In my last blog post, we talked about the “why” of security, and managed security as a trust business. In the marketing function, we get to see the whole range of NTT Security’s operations, and listen to direct feedback from the market and our clients.
Here are some additional impressions over the past three months:
Clients want to know what the game plan is – multiple steps down the road. A security or business leader tasked with ensuring the integrity of their operation wants to know the long-term view on where threats will emerge, and how to get ahead of the curve. In a recent call with a manufacturing company CISO, the entire conversation focused on our mid and long-term roadmap for imminent issues like securing Operational Technology (OT). When clients are dealing with legacy infrastructure, for example building management equipment, that falls outside of conventional IT platforms and monitoring, and there’s a challenge in managing that through a traditional Security Operations Center. For a unique take on this issue, please refer to our security challenge blog post.
The resourcing challenge
The skills shortage is real. According to the US Bureau of Labor Statistics, unemployment in the IT industry was 1.9% in April 2018, down from 3 % a year earlier. Conditions are even tighter in the security space specifically. In the case of one company in the nutrition industry, the director of security commented that time is their critical resource when running security operations with a limited team. For the organization, it’s all about “time to evaluate new and better technology, to continue to mature the cybersecurity program; basically, spend time on innovation rather than operations.”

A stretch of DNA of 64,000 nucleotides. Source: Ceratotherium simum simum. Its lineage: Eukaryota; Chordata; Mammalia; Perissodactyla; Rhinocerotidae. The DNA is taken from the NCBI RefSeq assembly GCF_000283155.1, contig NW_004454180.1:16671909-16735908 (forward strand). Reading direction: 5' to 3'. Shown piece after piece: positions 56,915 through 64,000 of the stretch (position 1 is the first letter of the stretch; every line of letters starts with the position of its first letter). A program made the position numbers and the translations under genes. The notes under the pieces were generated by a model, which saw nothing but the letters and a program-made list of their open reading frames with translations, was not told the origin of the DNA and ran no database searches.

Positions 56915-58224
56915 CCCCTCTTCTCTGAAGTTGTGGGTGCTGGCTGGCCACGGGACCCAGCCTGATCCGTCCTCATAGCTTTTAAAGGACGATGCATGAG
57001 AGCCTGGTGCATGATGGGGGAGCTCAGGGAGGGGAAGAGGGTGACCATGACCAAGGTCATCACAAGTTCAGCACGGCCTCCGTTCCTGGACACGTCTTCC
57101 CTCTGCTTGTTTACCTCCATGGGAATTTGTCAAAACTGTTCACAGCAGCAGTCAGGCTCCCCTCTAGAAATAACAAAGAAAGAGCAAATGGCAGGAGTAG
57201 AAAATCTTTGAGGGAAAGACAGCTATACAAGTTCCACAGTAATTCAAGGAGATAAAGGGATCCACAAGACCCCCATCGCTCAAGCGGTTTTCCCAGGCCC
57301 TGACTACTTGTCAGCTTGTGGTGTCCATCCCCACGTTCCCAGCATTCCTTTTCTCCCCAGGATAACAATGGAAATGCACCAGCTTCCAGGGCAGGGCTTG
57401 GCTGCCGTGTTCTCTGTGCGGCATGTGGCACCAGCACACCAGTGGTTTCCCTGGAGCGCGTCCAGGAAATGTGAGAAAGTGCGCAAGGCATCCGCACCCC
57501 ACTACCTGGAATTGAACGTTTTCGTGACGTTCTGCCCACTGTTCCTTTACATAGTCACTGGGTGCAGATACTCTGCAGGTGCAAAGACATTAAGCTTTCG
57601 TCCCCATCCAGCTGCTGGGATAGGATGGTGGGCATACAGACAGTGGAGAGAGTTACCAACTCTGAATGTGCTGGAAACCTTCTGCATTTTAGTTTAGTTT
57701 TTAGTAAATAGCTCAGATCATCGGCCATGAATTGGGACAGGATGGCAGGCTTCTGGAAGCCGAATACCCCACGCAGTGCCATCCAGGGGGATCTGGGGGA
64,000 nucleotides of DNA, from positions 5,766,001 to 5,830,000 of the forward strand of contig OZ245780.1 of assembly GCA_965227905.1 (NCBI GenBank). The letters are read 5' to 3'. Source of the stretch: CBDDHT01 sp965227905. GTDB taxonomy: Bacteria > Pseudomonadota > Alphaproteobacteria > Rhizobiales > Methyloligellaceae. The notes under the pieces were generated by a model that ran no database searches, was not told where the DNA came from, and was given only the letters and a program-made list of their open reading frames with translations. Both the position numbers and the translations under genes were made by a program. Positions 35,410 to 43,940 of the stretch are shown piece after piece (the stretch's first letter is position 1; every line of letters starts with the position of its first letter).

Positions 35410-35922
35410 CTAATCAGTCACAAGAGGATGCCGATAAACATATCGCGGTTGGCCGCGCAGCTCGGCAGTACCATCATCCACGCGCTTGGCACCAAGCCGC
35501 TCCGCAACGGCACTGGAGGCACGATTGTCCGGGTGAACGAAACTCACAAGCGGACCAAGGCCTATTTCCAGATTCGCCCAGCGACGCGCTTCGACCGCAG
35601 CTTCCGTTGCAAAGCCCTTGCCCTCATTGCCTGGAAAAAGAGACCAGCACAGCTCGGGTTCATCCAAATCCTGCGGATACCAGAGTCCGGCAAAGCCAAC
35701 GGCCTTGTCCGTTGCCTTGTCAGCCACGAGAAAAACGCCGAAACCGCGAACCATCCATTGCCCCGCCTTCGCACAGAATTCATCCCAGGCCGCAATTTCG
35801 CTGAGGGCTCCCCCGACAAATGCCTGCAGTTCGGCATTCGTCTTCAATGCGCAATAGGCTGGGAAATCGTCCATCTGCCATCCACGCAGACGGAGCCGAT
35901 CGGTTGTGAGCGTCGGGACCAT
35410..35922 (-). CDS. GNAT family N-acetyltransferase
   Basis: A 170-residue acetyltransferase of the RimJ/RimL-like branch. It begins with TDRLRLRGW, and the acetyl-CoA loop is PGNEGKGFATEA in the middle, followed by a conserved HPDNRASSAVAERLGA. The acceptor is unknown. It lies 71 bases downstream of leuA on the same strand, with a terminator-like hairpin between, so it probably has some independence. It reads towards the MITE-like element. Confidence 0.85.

All business is global
There are no domestic companies. Even if a business sells exclusively within the US, or is a mid-sized enterprise, almost everyone has a supply chain that touches the rest of the world (for NTT Security’s view on software supply chain risks, see our August Threat Intelligence Report). Take the example of one client in the data storage and recovery industry. It operates globally, including many countries where infrastructure is weak and legal underpinnings for business are still a work in progress. It needs to ensure that it is minimizing the possibility of data exfiltration and reputational risk, wherever it does business.
Context is king
It’s all about context, when deciding what we need to protect and the appropriate balance among security, operational freedom, and cost. A great example delivered by a former federal security leader, at a recent conference – “what time is lunch” – has far different security implications between a corporate office in the suburbs and a military base in hostile territory. The sensitivity of that same information, and the investment and policy requirements to meet that standard, are vastly different in these two cases. It’s critical for security specialists to understand the industry or governmental function that we are supporting, and the unique nature of their operations.